- If a member has been convicted or found guilty of an offence under the Criminal Code (Canada) for the same conduct or action that is the subject matter of a complaint, the member and the Investigation Committee may agree to fast-track the process of sending the matter to the Discipline Committee.
- If a panel of the Investigation, Discipline or Fitness to Practise committees is hearing or reviewing a matter related to the conduct of a person who was a principal or vice-principal at the time the conduct occurred, the panel must include at least one person who is employed as a principal or a vice-principal, or who was previously employed as such, and is still a member of the College.
- In situations where the Discipline Committee may order that the public be excluded from a hearing, it may order publication bans of information disclosed at these hearings.
- The Registrar may appoint an investigator if: (1) the Registrar believes on reasonable and probable grounds that the conduct of the member exposes, or is likely to expose, one or more students to harm or injury, and that the investigator should be appointed immediately; and (2) there is not time to seek approval from the Executive Committee.
- Summaries of all Discipline Committee decisions must be published in Professionally Speaking/Pour parler profession if the member has been found guilty of professional misconduct or to be incompetent.
The College welcomes these changes in the new legislation and looks forward to continuing our work with the provincial government to protect the public interest.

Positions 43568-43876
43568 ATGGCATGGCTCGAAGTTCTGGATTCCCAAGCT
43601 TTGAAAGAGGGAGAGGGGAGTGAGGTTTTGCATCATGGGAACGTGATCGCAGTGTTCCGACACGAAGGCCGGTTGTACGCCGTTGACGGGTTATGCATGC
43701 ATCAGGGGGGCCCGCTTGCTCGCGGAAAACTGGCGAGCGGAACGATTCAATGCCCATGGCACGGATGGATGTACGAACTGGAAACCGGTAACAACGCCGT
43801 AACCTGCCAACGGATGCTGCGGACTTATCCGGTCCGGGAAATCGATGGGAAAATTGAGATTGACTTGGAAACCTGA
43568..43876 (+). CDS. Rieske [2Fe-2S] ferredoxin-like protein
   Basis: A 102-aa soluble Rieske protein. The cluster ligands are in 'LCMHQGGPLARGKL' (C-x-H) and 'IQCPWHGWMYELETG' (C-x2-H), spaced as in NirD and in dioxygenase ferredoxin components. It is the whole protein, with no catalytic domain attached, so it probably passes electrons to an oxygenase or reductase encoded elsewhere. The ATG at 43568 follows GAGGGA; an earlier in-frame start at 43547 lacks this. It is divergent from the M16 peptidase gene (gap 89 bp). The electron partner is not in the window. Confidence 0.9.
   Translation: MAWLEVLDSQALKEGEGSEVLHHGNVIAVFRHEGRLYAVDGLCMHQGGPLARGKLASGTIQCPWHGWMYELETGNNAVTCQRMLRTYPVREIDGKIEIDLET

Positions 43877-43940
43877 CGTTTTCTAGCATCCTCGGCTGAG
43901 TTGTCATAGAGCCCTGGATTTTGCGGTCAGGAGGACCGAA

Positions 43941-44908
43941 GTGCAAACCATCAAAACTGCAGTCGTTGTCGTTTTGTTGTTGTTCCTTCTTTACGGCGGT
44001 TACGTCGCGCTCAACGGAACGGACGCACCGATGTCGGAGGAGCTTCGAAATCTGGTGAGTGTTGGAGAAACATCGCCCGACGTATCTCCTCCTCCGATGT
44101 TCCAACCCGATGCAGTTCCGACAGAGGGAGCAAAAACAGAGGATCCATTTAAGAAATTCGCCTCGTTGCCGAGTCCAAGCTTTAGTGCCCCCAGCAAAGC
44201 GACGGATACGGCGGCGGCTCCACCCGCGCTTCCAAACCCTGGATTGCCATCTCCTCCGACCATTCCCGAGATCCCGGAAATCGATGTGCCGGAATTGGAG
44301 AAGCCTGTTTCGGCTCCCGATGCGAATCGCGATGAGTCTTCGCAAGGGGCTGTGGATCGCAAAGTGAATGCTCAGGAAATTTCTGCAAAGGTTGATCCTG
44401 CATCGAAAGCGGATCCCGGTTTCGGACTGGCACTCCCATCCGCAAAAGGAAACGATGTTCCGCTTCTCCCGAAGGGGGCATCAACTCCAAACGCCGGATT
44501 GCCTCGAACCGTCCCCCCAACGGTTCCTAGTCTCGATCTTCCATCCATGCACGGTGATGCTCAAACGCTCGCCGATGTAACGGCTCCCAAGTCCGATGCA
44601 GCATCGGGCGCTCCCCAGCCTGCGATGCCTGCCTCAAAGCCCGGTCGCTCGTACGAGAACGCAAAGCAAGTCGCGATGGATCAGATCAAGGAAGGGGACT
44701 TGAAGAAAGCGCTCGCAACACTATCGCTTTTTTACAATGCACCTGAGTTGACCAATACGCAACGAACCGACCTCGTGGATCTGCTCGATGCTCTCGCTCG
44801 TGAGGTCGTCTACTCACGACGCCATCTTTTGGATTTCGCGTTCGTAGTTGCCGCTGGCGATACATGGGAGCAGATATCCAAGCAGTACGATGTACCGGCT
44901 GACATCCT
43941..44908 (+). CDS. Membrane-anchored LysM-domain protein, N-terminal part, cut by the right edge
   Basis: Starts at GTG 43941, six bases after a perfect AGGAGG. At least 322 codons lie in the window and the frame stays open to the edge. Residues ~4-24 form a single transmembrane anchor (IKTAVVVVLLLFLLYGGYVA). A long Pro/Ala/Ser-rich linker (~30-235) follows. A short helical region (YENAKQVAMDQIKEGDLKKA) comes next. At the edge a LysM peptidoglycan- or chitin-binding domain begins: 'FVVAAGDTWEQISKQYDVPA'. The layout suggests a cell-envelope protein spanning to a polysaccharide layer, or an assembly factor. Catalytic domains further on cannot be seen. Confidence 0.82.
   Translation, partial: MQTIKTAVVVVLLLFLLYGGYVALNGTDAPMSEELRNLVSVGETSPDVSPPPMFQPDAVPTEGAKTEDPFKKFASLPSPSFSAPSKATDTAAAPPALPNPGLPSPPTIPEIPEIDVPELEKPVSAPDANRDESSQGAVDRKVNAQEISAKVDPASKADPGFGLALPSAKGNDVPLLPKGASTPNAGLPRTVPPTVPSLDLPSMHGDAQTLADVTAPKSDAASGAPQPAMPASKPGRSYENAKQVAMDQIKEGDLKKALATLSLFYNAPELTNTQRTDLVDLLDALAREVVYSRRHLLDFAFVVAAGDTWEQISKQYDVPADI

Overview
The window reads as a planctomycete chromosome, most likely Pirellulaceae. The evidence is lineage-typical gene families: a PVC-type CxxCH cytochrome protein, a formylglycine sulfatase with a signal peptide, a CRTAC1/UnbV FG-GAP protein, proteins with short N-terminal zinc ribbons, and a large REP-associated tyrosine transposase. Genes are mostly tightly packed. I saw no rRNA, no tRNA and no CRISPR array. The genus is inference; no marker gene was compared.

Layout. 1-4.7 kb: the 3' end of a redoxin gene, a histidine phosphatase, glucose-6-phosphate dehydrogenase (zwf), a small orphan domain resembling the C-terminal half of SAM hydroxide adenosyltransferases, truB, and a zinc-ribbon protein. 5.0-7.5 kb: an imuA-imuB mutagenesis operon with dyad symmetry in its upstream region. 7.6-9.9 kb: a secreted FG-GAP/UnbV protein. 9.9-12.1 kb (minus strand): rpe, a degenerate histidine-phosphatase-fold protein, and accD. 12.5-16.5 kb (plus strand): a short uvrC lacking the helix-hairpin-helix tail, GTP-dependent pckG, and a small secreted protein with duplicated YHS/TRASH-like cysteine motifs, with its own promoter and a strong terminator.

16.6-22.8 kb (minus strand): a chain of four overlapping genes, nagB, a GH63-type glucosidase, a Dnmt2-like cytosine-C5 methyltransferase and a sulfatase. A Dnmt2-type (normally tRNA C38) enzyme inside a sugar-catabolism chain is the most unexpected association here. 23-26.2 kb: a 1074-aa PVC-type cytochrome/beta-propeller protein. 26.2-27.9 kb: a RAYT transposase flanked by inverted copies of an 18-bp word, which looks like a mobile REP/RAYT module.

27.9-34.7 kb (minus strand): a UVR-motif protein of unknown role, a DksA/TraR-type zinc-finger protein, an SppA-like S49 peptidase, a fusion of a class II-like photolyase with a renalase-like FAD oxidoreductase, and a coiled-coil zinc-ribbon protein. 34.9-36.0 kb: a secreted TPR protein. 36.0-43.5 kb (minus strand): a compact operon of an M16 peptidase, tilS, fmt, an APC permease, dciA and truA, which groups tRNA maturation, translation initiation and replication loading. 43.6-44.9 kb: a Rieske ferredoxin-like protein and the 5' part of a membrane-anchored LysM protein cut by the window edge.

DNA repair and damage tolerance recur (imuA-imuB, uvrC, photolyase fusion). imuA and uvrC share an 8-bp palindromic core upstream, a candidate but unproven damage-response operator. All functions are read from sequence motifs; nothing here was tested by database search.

Greater Public Awareness and Meaningful Engagement
Public understanding of the role and work of the College reached a four-year high in 2016, well surpassing the benchmarks set before the launch of the public awareness initiative.
For example, the number of survey respondents who can accurately identify the College as setting ethical standards for teachers now stands at 85 per cent. Those who say that the College issues licences to teach, and may suspend or cancel those licences, now stand at 76 per cent — an increase of 10 per cent.
The College continued to build on the public awareness initiative launched in 2014. We attended more events, spoke to more people and had more meaningful one-on-one interactions. It was a busy year for outreach, but also a successful one. We engaged the public in a number of ways, including:
- meeting with Parent Involvement committees and trustees;
- participating in school board parent conferences;
- distributing College information through district school boards; and